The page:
As you may have guessed by now, the game is a complete mess, and that’s supposed to be part of the charm. The physics are insane, our titular goat liable to turn into a ragdoll at the slightest provocation, while random bric-a-brac bounces weightlessly around the environment with a mere touch. It’s very easy to get the goat stuck – either under a load of debris or underneath the entire map – but a respawn function has been included for just this occasion. Once again, this game knows how broken this is, and it’s hard to say whether that makes it respectable or despicable.

For about ten minutes, Goat Simulator is pretty damn entertaining. It nails what made the “Insurance Fraud” minigames of Saints Row so much fun, and expands on the idea in a few amusing ways. With its fairly small map, and limited range of interactions, however, all the goat-based mayhem quickly becomes another Nobi Nobi Boy or Cargo situation – it’s a delightfully eccentric experience that suffers from having way more fun with itself than the player can have.

Ultimately, this game is a joke, and it’s a joke with a limited shelf life. The humor soon wears off once you’ve made all the humans run screaming and sent your trotting little beast flying into the air with the help of a few industrial fans. While there are some great little secrets to discover, you only ever need to see them once, and there’s very little to keep returning to the game for. There’s no sense of progression, and no real laughter to be had once you’ve seen the limited range of punchlines. I am sure there will be those who argue that this is the point of the thing, to be so utterly bereft of value, but here’s where that argument about “becoming the object of your satire” rises up once more. It’s risible to make something that’s not worth buying … but that doesn’t make it worth buying.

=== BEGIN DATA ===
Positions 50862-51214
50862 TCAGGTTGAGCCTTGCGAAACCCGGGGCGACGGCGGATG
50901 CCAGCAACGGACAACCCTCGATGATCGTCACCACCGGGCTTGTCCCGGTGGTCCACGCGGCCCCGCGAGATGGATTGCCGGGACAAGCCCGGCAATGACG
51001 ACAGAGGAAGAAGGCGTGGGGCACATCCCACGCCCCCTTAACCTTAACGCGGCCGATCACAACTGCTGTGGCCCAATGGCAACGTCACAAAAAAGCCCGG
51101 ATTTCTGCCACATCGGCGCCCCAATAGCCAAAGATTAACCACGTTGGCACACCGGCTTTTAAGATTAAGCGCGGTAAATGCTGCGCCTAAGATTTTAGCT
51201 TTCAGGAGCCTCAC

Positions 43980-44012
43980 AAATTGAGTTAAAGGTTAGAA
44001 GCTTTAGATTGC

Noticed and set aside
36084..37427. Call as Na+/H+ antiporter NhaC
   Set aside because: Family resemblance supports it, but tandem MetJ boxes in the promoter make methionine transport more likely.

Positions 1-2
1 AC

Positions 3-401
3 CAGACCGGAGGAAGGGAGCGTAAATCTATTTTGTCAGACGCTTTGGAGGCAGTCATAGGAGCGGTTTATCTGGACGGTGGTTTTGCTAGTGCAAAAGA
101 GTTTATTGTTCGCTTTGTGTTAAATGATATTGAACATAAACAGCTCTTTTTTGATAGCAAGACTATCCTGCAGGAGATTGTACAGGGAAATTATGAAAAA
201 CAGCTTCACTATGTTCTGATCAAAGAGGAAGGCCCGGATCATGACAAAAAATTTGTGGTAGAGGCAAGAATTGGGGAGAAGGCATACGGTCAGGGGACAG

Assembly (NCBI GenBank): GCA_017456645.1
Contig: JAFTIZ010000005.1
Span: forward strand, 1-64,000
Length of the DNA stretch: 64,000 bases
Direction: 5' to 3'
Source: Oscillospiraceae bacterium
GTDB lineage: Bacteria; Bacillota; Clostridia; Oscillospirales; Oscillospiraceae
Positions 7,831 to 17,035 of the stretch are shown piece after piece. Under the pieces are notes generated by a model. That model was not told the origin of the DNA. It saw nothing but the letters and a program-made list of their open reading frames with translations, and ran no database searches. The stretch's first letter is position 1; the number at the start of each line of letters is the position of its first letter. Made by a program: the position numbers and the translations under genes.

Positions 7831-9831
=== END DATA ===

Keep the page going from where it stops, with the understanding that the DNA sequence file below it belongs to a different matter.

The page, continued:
As well as the vanilla experience, you can mutate your goat with various unique traits, all of which offer a chuckle the first time around. You can give your goat a “Yoshi” mutation, which lets him swallow items to make bombs, or give him the physical form of a giraffe just because it looks rather funny. These extra modes can extend the running joke a little while, but not for very long. Like with everything else in the game, once you’ve seen what’s on offer the first time, there’s not a lot that can be gleaned from a repeat run.

The central premise is ripe for all sorts of ideas, but since this was cobbled together – again, by the designer’s own admission – in a few weeks with little regard for quality, the opportunity just isn’t seized. Instead, Steam Workshop is being relied upon for additional content. The possibilities should be endless, and while further support from users may make it so, the base product right now is nowhere near as imaginative as the core idea deserves.

As a joke, as a piece of interactive comedy, Goat Simulator is an undoubted success. The sheer concept is damn funny, and as you see everything for the first time, it’s hard not to let a big grin spread across your face. Like all good gags, however, there’s only so far it can be taken before it stops raising a smile, and by its very nature, Goat Simulator doesn’t have the legs to last more than a few minutes.

Bottom Line: It’s funny the first time, but there’s just not much there beyond the one big goof.

Recommendation: The developer recommends waiting until it’s two bucks in a sale. Not bad advice!